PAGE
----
Tennis Clubs Are Making a Big Push for the Little Ones

John Graham, who, with his sister, Monica, revived the former Green Hollow club last year, is a highly regarded teacher of children
Fun was emphasized at East Hampton Indoor’s kids tennis “festival” Saturday. Jack Graves

   The future of tennis is in good hands if the attendance at the East Hampton Indoor/Outdoor Tennis Club’s “festival” for kids was any indication.
    As their parents looked on through the club’s glassed-in lounge Saturday, some 60 to 70 youngsters — the youngest being 3 years old, the eldest being 10 — had a lot of fun while being eased into the game by two of the club’s young pros, Vanessa Heroux, a former National Association of Intercollegiate Athletics doubles national champion, and Kevin Cretella, who played with the managing partner Scott Rubenstein’s son Brian on James Madison University’s team.
    Heroux, who is a native of Montreal, and Cretella hadn’t expected such an overwhelming turnout, but, with the help of some of the club’s other pros, were able to manage.
    “We’ll be using the U.S.T.A.’s 10-and-under format in our kids’ program this summer, with everything — nets, rackets, balls — scaled to their size and speed, but today,” Heroux added, as legions of “dodgeball” teams dashed toward each other from the opposite baselines to retrieve and hurl soft tennis balls across the net, “is all about having fun. . . . The younger they start, the better. The kids are our future.”
    The Hampton Racquet Club, which is on Buckskill Road, not far away from E.H.I.T., is to have its Kids Day this Saturday, from 10 a.m. to 1 p.m., and a good-size turnout is expected there as well, for John Graham, who, with his sister, Monica, revived the former Green Hollow club last year, is a highly regarded teacher of children.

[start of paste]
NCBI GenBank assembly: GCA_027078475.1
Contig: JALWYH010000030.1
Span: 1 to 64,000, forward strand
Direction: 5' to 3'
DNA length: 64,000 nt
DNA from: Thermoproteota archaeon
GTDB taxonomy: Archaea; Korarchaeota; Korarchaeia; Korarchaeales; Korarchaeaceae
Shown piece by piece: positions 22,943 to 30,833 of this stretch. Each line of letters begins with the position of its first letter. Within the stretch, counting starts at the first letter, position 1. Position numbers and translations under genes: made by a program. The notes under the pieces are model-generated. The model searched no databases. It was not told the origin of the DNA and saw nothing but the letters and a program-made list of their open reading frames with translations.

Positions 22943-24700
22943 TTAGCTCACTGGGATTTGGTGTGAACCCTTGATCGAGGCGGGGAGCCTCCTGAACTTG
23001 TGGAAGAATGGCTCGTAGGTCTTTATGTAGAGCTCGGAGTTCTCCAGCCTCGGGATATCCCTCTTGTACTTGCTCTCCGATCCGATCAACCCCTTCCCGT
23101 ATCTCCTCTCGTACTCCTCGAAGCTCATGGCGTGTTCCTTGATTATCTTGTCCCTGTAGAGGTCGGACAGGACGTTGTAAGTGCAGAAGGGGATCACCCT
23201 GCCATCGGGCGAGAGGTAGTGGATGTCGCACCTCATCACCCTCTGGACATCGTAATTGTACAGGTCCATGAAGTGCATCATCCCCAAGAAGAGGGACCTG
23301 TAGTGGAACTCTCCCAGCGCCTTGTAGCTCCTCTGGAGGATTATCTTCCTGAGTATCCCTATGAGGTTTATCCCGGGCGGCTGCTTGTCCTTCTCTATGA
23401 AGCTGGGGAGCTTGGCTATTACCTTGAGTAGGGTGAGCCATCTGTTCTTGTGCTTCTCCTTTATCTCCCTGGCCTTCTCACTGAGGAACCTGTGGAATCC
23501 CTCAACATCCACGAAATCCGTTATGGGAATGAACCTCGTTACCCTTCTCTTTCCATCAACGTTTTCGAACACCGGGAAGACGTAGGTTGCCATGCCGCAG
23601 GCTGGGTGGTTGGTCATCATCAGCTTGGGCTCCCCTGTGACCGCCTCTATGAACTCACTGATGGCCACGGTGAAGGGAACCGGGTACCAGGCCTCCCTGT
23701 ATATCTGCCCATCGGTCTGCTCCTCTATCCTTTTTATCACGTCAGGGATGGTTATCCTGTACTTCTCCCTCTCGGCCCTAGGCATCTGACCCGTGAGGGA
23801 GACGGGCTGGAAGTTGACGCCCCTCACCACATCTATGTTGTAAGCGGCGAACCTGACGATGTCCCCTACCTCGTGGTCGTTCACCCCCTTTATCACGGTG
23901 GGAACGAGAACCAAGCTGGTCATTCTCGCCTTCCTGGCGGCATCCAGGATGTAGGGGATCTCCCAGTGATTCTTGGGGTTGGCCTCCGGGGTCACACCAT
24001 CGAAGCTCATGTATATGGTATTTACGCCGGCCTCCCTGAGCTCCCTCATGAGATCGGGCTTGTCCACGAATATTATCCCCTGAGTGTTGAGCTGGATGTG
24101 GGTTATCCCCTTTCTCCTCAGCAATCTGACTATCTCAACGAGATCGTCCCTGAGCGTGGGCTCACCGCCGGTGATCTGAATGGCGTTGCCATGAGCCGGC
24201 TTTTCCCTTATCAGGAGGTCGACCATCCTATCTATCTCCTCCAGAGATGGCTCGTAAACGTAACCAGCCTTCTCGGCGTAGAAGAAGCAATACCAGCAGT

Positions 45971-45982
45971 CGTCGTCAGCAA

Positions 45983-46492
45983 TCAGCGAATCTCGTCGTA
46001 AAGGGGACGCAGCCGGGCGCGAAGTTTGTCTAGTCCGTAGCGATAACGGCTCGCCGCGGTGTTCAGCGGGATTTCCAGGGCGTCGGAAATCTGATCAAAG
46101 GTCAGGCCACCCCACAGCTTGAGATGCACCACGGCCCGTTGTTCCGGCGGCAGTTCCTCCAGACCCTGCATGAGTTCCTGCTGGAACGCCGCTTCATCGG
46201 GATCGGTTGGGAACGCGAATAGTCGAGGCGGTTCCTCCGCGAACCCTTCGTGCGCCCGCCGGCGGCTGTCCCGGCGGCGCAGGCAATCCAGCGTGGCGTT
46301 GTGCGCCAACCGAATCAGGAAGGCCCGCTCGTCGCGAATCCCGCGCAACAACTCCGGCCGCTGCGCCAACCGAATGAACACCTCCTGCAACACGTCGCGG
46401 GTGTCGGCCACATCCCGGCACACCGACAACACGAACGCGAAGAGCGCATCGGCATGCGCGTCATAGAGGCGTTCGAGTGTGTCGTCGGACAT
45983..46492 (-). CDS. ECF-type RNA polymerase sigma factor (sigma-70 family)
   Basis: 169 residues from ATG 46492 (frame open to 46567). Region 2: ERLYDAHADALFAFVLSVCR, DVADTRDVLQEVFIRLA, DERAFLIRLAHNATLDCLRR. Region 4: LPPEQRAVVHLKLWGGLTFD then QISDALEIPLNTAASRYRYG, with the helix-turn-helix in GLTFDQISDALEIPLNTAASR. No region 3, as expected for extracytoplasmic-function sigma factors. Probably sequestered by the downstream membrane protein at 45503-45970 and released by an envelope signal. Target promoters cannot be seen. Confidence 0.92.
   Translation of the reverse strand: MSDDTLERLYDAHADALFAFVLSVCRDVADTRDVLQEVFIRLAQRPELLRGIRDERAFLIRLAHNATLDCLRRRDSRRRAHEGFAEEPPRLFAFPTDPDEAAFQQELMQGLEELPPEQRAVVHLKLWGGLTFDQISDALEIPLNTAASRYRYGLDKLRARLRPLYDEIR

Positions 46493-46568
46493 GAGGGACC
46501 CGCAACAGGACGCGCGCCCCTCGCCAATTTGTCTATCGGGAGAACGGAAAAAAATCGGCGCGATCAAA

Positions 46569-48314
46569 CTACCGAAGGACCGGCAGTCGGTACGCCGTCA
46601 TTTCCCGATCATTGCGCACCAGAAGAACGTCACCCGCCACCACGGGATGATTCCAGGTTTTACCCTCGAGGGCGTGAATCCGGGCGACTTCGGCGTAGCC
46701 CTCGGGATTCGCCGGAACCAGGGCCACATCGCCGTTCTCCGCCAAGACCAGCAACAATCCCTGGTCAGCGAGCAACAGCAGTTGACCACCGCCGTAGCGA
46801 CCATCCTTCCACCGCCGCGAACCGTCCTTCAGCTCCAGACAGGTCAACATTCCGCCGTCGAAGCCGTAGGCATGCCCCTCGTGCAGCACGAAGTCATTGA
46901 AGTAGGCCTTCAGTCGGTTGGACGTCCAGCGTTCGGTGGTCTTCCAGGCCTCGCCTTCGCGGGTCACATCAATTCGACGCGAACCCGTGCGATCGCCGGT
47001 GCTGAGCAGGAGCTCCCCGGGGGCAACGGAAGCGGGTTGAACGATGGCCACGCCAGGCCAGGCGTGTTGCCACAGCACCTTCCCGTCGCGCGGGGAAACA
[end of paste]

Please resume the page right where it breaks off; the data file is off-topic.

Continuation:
In a conversation the other day, Graham said he wants to “make this place a family club again, which is the way I grew up, in a family-oriented club up the Island where you had 12-year-olds hitting with 60-year-olds.”
    “Tactical tennis will be emphasized. We want them to play, but we also want them to know how to play, and to reinforce that, we’ll use chess for strategy, golf for eye-hand coordination, yoga for calming the mind . . . we’ll have an art program too, even a learning garden.”
    Kids from the age of 5, he said, “will play matches . . . my hope is that we can develop a junior tournament circuit among the clubs here. . . . I also want to link what we do with local charities. Our main ones are Fighting Chance, the East Hampton Day Care Learning Center, the Animal Rescue Fund, the Wounded Warrior Project, and the Retreat. When you sign up for a package of lessons, for instance, some of that money can be donated to a charity. It’s a way of giving back to the community, of bringing the community together.”
    “I want the club to be a centerpiece of play and learning,” Graham said in parting. “I want to combine the best tennis has to offer with summer experiences that last a lifetime. . . . My passion is tennis, my love is kids.”